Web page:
An Everyday Hero

September 13, 2008
By Anonymous

Pamela Ann W, a mother, wife, daughter, sister, and an everyday hero. When she was in fifth grade her parents, Larry Flannagan and Brenda Pohl, got divorced. Her father got remarried first. She never liked her step-mother. This marriage soon failed also. At the age of twenty-one she was married and had one child already. Her mother got remarried soon after. By the age of twenty-four she had had two more daughters. Soon after, she moved, along with her new family, to Evansville, Indiana. There she earned her degree while raising three daughters with her husband. This is her story but it is not her story that makes her admirable or heroic to me. Its how she worked hard to make a better life for herself and how she constantly tried to break the mold that society made for her.

As she grew up Pam was constantly shown examples of unhealthy and unstable relationships. Children tend to accept their parents view on divorce (Mick C). This could lead to the children of two divorced adults to end up divorced themselves. Pam was not one of them. She, being both stubborn and determined, refused to end up like her parents. When I asked her about how she felt when her parents continually married, divorced, and remarried she said, “I never really paid attention to the years and dates of my parents’ marriages and divorces.” This could show that she knew they weren’t good role models for this part of life. Her stubbornness and determination resembles Odysseus’s own determination to get home in the fact that they never gave up the fight for what they wanted.

While determination is a great trait to have, it is nothing without cunning and good decision making abilities. When she was twenty-one she made the biggest decision ever, she made the decision to get married. Many were against her decision, all agreed on the same reasons for it. She, at the age of twenty-one, had to decided to marry the man she loved, a man of thirty-four years. She stuck by her decision believing it as in her best interest. She is still married today. Sixteen years they have been married, well over five years more than her own parents. I asked her what she took into account when she made a decision and if there were any chief factors that she always thought of when making decision. She replied to my question saying, “I take no one thing into account when making a decision. I take all the facts that I know into account and make the best decision I see.” This trait she shares with Odysseus. As he took into account all there was about the problem, such as in book eighteen when deciding if he should have use all his strength or not, so does she do so with every decision she makes.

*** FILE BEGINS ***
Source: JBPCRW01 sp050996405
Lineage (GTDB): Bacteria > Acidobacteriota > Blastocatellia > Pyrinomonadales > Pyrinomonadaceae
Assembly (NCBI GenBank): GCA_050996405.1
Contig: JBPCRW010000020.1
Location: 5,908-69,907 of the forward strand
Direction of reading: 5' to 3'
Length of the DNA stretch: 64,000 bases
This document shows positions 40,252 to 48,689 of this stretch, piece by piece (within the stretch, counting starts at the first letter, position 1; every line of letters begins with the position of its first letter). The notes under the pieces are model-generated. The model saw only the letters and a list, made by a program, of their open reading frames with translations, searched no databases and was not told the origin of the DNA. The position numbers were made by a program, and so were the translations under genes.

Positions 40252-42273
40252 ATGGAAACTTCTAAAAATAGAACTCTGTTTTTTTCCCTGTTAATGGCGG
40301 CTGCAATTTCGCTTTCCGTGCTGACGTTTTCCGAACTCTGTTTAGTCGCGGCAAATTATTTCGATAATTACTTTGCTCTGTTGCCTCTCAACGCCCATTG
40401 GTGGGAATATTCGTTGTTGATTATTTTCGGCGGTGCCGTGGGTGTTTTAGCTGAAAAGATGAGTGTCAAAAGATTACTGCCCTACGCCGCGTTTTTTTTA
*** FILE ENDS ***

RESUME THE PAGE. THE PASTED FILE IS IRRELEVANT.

Finally, along with the other wonderful traits she has, she is generous and giving. In life she has given everything she can to make her daughters happy. She budgets and saves up money sacrificing eating out and other luxuries people take advantage of to make her daughters happy. For cheerleading tuition for her youngest daughter’s competitions, she fundraises by working food stands at victory field, colts games, races, and concerts. This is not a trait that I believe Odysseus has an abundance of. When asked what she would do in her free time after her daughters had “left the nest” she simply replied, “I would probably volunteer at Habitat for Humanity, the Humane Society, and/or become a foster mother.” This is the most extraordinary trait of hers to me because even when she is done raising her children, she still wants to give back in some way.

What makes a hero a hero? To me, nothing does because there are so many different types of heroes. Are heroes only a part of mythology? They might be, though I am sure there are a few true heroes left in this world. My heroin is a generous, stubborn good decision maker. So, are there extraordinary people all around us? Yes there is, and one of them is my mother, Pam Williams.

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